Thinking Citizen Blog — Alvin the Beagle (Warnock), Bailey the Golden Retriever (Warren), Checkers the Cocker Spaniel (Nixon)

John Muresianu
4 min readFeb 28, 2021


Thinking Citizen Blog — Sunday is Political Process, Campaign Strategy, and Candidate Selection Day

Today’s Topic: Alvin the Beagle (Warnock), Bailey the Golden Retriever (Warren), Checkers the Cocker Spaniel (Nixon)

Never underestimate the power of a pet to change political history. We would not have a Democratic Senate today without an assist from Alvin, the Beagle. And Richard Nixon would never have become Vice President, not to mention President, without the help of a black-and-white cocker spaniel puppy named Checkers. Elizabeth Warren’s Golden Retriever was not enough to close the likeability gap with Joe Biden, but would she have done nearly as well without him? Experts — please chime in. Correct, elaborate, elucidate.


1. “While there is no singular factor responsible for victories this narrow — Mr. Warnock won by less than 100,000 votes out of roughly 4.5 million and the other Democratic senator, John Ossoff, won by even less — there is bipartisan agreement that the beagle played an outside role in cutting through the clutter in two contests that broker every spending record.” (New York Times)

2. “The puppy ads got people talking…It made it harder to caricature him because they humanized him.” (Brian C. Robinson, a Georgia-based Republican strategist)

3. ‘The beagle spots were the brainchild of Adam Magnus the Warnock campaign’s lead admaker, who wanted to find away — through humor — to inoculate Warnock against explicit attacks and implicit ones.” (New York Times)

NB: “The dog needed to be very cute, somewhat relatable and he needed to be able to hold the dog.” (Adam Magnus)


1. Accused of misusing campaign contributions, Nixon defended himself in a televised speech viewed by 60 million Americans which generated millions of telegrams in his support.

2. Nixon underscored his humble origins and modest means but the climax was when he “explained that no matter what happened as a result of the controversy, his young daughters, Julie and Tricia, were keeping one campaign gift: a black-and-white puppy from a supporter in Texas.”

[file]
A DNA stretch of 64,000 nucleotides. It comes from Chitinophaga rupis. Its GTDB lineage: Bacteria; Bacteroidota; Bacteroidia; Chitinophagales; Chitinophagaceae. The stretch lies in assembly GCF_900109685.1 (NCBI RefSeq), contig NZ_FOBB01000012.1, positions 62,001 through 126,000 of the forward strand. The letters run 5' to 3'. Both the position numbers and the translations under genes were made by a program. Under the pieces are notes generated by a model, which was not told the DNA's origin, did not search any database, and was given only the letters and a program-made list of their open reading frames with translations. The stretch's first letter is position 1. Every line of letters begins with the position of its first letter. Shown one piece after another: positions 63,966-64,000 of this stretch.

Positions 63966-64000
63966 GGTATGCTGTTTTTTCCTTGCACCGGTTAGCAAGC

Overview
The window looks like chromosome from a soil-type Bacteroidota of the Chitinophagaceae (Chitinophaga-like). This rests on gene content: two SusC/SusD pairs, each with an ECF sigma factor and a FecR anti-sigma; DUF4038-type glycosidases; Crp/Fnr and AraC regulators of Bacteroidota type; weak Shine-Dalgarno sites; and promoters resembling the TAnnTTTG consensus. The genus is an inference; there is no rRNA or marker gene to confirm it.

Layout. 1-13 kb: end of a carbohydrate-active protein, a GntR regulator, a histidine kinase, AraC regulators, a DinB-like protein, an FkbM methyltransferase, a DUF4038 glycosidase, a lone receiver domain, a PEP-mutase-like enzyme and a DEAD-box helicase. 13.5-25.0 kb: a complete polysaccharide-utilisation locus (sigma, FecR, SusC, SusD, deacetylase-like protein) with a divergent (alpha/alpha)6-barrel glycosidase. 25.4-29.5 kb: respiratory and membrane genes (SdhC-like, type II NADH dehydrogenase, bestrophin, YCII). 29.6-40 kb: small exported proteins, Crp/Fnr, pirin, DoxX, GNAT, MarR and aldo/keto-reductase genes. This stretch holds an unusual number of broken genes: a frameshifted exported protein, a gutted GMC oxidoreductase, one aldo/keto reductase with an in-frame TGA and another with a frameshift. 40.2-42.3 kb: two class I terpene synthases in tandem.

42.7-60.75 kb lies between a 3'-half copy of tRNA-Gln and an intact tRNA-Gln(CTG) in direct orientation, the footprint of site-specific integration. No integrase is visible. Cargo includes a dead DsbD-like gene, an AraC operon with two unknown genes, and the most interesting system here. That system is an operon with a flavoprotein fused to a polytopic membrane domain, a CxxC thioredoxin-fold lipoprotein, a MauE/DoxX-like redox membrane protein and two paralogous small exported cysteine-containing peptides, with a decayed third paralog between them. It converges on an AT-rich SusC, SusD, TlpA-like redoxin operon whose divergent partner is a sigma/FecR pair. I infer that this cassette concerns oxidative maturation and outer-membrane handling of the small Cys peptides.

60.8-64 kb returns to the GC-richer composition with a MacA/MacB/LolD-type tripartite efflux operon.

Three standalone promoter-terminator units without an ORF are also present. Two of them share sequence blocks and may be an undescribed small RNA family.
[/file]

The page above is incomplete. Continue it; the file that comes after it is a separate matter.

3. “Not only did Nixon stay on the ticket, but he and Eisenhower swept the election that November.”

NB: The Checkers speech was reminiscent of FDR’s 1944 “Fala Speech” in which the President masterfully defended himself against attacks that he had “accidentally left (his dog) Fala behind on the Aleutian Islands while on tour there and had sent a a US Navy destroyer to retrieve him at an exorbitant cost to the taxpayers.”


1. Senator Warren’s problem was that she always seemed too angry. She was too scary.

2. A poll in 2019 found that only 4% of likely voters found Warren “likable.”

3. Bringing in Bailey was a stroke of genius. In the words of Bruce Mann, the Senator’s husband, “Within 24 hours, the Des Moines Register had endorsed Elizabeth. You be the judge: correlation or causation. But I think Bailey is a natural closer.”

NB: In the end, Bailey was not enough to close the likability gap with Joe Biden. Was the problem that Bailey was too big?

How Alvin the Beagle Helped Usher In a Democratic Senate

Bailey (dog)

“Likability” ratings in a recent New Hampshire poll show just how tough female candidates have it

United States presidential pets

Checkers: Best-Known Dog to Never Have Lived in White House

Here is a link to the last three years of posts organized by theme:

PDF with headlines — Google Drive


Please share the coolest thing you learned in the last week related to political process or campaign strategy or 2020 candidate selection or anything else for that matter.

This is your chance to make some one else’s day or change their thinking. Or to consolidate in your own memory something worth remembering that might otherwise be lost. Or to clarify or deepen your own understanding of something dear to your heart. Continuity is key to depth of thought.



John Muresianu

Passionate about education, thinking citizenship, art, and passing bits on of wisdom of a long lifetime.